2

Allow me to use English to pose this question please. I am a learner of French, now we are on the subject of "le passé simple". Wish to ask if the people in Midi and in Normandy in fact use le passé simple in daily conversation -- so it is still quite common to recount affairs that happened around them in a more detached voice?

The article that I came across was written 20 years ago by William H. Bryant. I am very much interested in the context that "le passé simple" would be used nowadays in France. Merci beaucoup.

"MYTH NUMBER THREE:"THE PASSE SIMPLE IS A LITERARY TENSE AND IS NOT USED CONVERSATIONALLY."While no one knowledgeable would argue with the first assertion in this sentence, that is, that the passe simple is a literary tense, the last proposition, that it is not used conversationally, simply runs counter to socio-linguistic reality, providing, as it does, another example of a grammatical half-truth. It is still reportedly spoken in the Midi and in Normandy, where, according to the brothers Le Bidois, 'il reste fort en usage."12 Thus, while it is unquestionably true that most Frenchmen, that is, those who live in the northern part of France, especially in and around Paris, do not, in fact, normally use the passe simple conversationally, one simply may not arbitrarily dismiss all those tens of thousands of people living in the South of France and in the western part of France who use and who consider the ect to its literary function, Mauger reports that: "[le passe simple]"a repris une vigueur nouvelle (à la 3e personne) dans cette langue particuliere qui est celle des journaux et de la radio."

Several other researchers come to a similar conclusion; namely, that, "le passe simple demeure toujours en usage dans la langue ecrite: langue litteraire (sauf un parti pris de refus: le nouveau roman), langue orale soutenue (qui releve de la langue ecrite), langue de la presse ecrite (et, par voie de consequence, de la presse parlee, radio et televi- sion)."" Since the passe simple, in written form, is employed not only in literature as such but also in newspapers, magazines, and in news reports on the radio and on television, it would seem more correct to assign it to la langue ecrite, in general, rather than exclusively to la langue litteraire-a vital distinction."

Demythifying French Grammar Author(s): William H. Bryant
Source: The French Review, Vol. 58, No. 1 (Oct., 1984), pp. 19-25 Published by: American Association of Teachers of French
Stable URL: http://www.jstor.org/stable/392509 .

3

It's the first I've heard about the passé simple being used in spoken French more in Normandy than in other parts of France. I spend a lot of time there and that does not seem to be the case.

A couple of hours ago I'd have told you that yes of course the passé simple is used in oral speech in the south of France. I knew that was the case some forty years back when I lived there.
But I've been doing a little research before answering and that was fortunate because I came across this paper that deals with this issue with what I find are good references*.

Au XXIe siècle on utilise moins le passé simple, à l‟oral on l‟entend dans certains dialectes : « -Dans le midi le passé simple est encore vivant » (Grevisse, 2008, §882a).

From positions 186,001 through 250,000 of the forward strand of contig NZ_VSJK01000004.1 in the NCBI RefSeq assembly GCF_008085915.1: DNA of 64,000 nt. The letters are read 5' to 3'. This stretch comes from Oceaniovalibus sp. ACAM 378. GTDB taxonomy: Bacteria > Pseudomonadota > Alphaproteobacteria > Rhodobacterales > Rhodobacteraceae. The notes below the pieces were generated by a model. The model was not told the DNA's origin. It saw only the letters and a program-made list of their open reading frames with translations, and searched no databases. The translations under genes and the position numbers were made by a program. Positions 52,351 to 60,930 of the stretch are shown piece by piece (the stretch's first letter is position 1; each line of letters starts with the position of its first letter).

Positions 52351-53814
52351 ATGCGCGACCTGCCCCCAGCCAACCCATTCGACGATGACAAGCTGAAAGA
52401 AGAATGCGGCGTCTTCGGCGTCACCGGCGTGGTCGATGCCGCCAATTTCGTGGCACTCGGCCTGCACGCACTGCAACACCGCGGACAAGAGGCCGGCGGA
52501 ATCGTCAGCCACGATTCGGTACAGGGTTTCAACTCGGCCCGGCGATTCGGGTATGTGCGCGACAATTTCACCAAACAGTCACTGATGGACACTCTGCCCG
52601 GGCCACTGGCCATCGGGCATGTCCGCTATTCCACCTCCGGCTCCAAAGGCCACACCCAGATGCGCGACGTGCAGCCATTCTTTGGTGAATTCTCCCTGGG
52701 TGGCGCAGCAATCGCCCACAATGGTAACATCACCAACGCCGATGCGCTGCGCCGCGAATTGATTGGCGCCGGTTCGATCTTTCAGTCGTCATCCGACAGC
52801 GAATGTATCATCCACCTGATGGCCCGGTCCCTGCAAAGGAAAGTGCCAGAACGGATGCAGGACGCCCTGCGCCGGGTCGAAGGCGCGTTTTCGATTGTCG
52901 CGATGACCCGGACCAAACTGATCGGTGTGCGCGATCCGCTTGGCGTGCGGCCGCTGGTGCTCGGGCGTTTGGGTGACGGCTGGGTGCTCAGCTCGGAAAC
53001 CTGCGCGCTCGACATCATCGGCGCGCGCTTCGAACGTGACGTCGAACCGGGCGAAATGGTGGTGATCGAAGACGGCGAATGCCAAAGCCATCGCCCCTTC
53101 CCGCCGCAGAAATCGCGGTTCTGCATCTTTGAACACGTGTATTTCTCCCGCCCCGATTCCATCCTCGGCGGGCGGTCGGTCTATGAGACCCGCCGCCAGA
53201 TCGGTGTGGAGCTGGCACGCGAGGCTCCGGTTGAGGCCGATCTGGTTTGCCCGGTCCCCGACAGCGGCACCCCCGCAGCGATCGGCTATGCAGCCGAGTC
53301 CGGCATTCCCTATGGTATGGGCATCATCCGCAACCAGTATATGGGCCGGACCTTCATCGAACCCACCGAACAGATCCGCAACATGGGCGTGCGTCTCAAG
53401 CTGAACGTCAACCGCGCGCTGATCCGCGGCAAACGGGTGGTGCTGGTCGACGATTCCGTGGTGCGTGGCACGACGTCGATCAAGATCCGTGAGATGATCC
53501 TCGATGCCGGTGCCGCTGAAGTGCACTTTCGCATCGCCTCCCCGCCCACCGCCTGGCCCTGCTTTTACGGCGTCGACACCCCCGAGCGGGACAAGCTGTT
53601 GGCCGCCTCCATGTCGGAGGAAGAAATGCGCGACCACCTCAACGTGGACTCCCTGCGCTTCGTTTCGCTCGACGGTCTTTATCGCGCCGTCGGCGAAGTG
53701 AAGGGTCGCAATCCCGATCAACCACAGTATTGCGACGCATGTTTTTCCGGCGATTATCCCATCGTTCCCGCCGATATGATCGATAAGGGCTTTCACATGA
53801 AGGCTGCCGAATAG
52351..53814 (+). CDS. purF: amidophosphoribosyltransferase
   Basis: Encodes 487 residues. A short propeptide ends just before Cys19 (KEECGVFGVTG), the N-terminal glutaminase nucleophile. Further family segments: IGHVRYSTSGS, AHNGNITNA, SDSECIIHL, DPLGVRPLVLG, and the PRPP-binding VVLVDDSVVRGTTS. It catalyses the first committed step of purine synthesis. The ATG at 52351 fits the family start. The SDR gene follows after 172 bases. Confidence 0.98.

Par contre, Claire Blanche-Benveniste écrit dans Approches de la langue parlée en français : « On a souvent dit que le passé simple était plus répandu dans le sud de la France. [...] L‟observation, qui valait sans doute encore au début du siècle, ne vaut plus aujourd‟hui. L‟utilisation du passé simple semble ne plus rien devoir aux régions. » (1997, p. 53)

So it seems that linguists are divided on that issue.

It was a well-known fact though, that in the south of France, in the area of Occitan influence, people have continued using the passé simple well after it had nearly completely died out elsewhere. Probably because the passé simple exists in the Occitan language and until the mid twentieth century quite a number of people still spoke Occitan in everyday life (at least in rural areas).

It is nevertheless still present in written French as this paper concludes, mainly in literature, fairy tales and newspaper articles.

You might be interested in this earlier answer on French Language that has a more historical perspective on the disappearance of the passé simple and its comparative use with the passé composé.

  • Grevisse, Claire Blanche Benveniste and Henriette Walter are linguists that one can trust.
  • I can confirm that neither my wife (who is from the south and used to spoke provencal at home) and nor the colleagues who are from the south use the passé simple in day to day conversation. – Un francophone Nov 5 '14 at 16:11
1

So I will answer you in English too, please excuse some mistakes I will make ;)

I am 25 years old French and live in Paris, Tours and Nantes (west of the France, not Normandy neither Midi). I think the following rules apply to all France, except maybe some old people or really small parts that speak again old French (like farmers or somebody like them).

The "passé simple" tense is a literary tense as you said. It is rarely used in oral conversations, but it is for special cases: journalist talking about a serious subject or discussion that's really REALLY formal.

You will rarely hear something like "hier, j'eu pris mon vélo" or "en sortant de chez le coiffeur, je pris mon vélo". The "passé composé" tense is used like always and the "passé simple" is considered an old tense and formal. Actually, the last time I heard it in a conversation, it was from an American ;)

Your Answer

By clicking “Post Your Answer”, you agree to our terms of service, privacy policy and cookie policy

Not the answer you're looking for? Browse other questions tagged or ask your own question.